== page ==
What does this headline – A sea change on immigration? – mean?
It means a major change in immigration policy.
Sea change is an idiom, referring to drastic change, fundamental change, a total about turn, a radical, dramatic, even mythical change, or in Chinese parley, 沧海桑田般的改变.
I don't usually explain English idioms with Chinese, as I see that as a poor habit (preventing one from thinking in terms of English when communicating in that language). But sea change is an exception. You see, it matches perfectly with the Chinese idiom, in both meaning and in terms of the mythical.
The English idiom is said to have been first used by none other than William Shakespeare.
In The Tempest, published in 1610, Shakespeare wrote:
Full fathom five thy father lies
Of his bones are coral made
Those are pearls that were his eyes:
Nothing of him that doth fade
But doth suffer a sea-change
Into something rich and strange
Sea-nymphs hourly ring his knell
Hark! Now I hear them – Ding-dong, bell.
The Chinese idiom 沧海桑田（literally, the sea changes into mulberry fields）is more ancient in origin, dating Shakespeare by another millennium. According to legend, 沧海桑田 first appeared in stories of Taoist immortals by Ge Hong (283-363) – To me, at any rate, all things immortal are Taoist in nature. It came up in a casual conversation between two of such immortals.
"It must have been five- or six-hundred years since I saw you last," says one, a woman known as Ma Gu. "As a matter of fact, since I became a fairy, I've seen the sea morph into mulberry fields and vice versa no less than three times. In fact, the last time I visited Penglai (a celestial mountain off the coast of Qingdao, where Olympic yachting events are to be held next month) I did not fail to notice that the waters were shallower than before. I won't be surprised if the East Sea turns into dry land once again."
"Indeed, impossible is nothing", echoes the other by the name of Wang Yuan, adding with a chuckle, "No wonder ancients often talk of whipping up a dust while riding horses in the sea. Now I see what it means."
Anyways, that's sea change. I told the stories, by the way, just for the sake of telling them, to show that I can tell tales (vain, I know). I am not suggesting that you put "sea change" into 沧海桑田 any time you see it. You'll risking sounding silly if you do. And if you do, don't blame me for not having warned you first.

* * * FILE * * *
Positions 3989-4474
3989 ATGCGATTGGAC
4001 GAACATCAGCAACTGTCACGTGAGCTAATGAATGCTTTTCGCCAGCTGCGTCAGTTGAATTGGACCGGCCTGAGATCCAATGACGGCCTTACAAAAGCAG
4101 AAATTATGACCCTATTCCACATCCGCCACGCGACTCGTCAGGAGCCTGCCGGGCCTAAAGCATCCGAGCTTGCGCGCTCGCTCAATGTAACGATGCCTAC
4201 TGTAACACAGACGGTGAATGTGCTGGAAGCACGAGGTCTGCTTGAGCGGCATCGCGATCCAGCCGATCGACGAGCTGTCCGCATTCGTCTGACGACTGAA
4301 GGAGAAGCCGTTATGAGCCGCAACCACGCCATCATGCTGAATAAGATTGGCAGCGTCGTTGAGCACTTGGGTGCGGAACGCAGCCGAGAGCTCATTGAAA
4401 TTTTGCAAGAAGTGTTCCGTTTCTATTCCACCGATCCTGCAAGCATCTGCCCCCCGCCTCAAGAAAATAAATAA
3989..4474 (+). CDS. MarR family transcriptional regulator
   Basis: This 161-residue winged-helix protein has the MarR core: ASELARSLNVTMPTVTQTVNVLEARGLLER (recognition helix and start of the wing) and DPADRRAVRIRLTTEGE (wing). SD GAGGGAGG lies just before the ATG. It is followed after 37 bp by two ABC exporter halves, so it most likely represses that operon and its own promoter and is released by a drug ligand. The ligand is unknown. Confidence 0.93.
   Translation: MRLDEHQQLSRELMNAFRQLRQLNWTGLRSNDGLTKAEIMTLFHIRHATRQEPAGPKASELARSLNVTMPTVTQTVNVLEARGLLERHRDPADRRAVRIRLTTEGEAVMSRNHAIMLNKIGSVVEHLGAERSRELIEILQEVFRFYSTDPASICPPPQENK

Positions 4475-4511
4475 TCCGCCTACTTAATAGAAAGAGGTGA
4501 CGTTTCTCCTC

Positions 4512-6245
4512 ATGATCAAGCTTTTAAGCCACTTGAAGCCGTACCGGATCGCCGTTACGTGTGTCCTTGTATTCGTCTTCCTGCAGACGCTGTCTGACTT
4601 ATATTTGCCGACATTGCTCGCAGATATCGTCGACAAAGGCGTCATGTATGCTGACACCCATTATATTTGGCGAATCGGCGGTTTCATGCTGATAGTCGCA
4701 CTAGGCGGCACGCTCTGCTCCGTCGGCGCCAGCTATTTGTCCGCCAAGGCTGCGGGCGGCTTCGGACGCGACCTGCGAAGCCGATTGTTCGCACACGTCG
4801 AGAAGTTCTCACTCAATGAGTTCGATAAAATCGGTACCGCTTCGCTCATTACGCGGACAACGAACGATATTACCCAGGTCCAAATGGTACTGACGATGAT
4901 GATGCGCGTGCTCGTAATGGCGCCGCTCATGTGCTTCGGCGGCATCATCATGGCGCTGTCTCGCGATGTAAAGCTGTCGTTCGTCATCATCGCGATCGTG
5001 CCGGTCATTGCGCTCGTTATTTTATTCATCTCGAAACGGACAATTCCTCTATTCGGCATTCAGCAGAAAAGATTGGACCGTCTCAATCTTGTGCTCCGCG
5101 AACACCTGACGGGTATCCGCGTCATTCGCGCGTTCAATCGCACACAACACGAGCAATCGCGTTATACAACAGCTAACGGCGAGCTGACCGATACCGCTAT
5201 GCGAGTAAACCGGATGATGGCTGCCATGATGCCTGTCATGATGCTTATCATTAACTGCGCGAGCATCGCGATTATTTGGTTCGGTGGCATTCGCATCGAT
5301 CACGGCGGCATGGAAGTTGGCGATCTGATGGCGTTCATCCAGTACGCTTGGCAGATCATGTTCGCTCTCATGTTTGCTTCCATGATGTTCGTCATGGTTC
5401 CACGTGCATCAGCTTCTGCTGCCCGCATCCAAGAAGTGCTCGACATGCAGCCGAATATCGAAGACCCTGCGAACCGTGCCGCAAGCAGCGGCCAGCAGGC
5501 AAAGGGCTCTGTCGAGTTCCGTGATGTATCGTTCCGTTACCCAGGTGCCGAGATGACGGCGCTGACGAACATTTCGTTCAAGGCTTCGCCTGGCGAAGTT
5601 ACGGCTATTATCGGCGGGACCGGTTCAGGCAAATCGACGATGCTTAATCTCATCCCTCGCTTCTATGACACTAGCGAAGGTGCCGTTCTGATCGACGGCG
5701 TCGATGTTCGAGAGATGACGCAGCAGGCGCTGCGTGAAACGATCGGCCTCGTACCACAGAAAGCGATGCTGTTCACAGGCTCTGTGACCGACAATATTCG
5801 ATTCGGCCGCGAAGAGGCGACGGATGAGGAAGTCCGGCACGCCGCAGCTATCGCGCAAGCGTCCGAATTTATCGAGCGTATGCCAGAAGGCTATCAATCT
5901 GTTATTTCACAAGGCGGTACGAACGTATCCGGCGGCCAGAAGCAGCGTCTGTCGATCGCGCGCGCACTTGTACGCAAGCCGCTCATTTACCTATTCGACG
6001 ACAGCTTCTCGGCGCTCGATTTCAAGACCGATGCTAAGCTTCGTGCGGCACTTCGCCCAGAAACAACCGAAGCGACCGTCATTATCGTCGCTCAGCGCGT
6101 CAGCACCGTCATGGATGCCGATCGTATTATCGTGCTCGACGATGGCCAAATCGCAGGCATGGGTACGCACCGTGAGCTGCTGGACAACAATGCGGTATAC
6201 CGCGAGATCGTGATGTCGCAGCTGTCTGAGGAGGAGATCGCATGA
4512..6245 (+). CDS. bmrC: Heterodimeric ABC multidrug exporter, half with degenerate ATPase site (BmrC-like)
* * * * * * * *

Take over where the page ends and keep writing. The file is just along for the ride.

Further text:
Now that I've satisfied my own vanity and warned you over translations, let's see a few more examples of "sea change" in the news:
1. A sea change for swimming
In the wake of Michael Phelps' success, his sport has entered the era of the 'professional' swimmer.
- Baltimore Sun, June 29, 2008.
2. In the not-so-distant past, every summer blockbuster had to have its own chartbusting theme song...
But, musicals like Mamma Mia! aside, recent blockbusters have been bereft of big-name ballads. From X-Men to Pirates of the Caribbean, there isn't a power chord in sight.
Most striking of all is the complete absence of rock music in the rebooted Batman franchise.
Hans Zimmer, who co-wrote the soundtrack for Batman Begins and The Dark Knight, says his vision of Gotham City has no room for the likes of U2, Prince and R Kelly.
"There was never any doubt that we were going to be songless," says the Oscar-winning composer.
"And, trust me, we were flooded with requests from every band in the world. I actually had to say no to some really interesting people."
Zimmer's decision, taken in collaboration with director Chris Nolan and co-composer James Newton-Howard, reflects asea-change in the way film-makers approach soundtracks.
- Where are the new movie themes? news.bbc.co.uk, 28 July 2008.
3. Nowadays, people write to Ehrenreich with their workplace horror stories. The most shocking in the new book came from an ex-employee of one large retailer, who told Ehrenreich that in 2003 the company held him captive for six hours and interrogated him for giving a colleague a discount on a videogame, before getting him to write a false confession and firing him. A former colleague alleged that such incidents were not unusual.
With Obama ascending there is hope of a sea change, although Ehrenreich remains characteristically cautious. She sees him "tacking to the right" and was disheartened by his choice of economic adviser, Jason Furman, "who was to the far right of the Democratic Party and made his reputation as a defender of Wal-Mart [one of her principal targets in Nickel and Dimed]. And so in a way, I thought, OK, I'm not going to pay [Obama] any attention for a while."
- America's last taboo, The Guardian, July 21, 2008.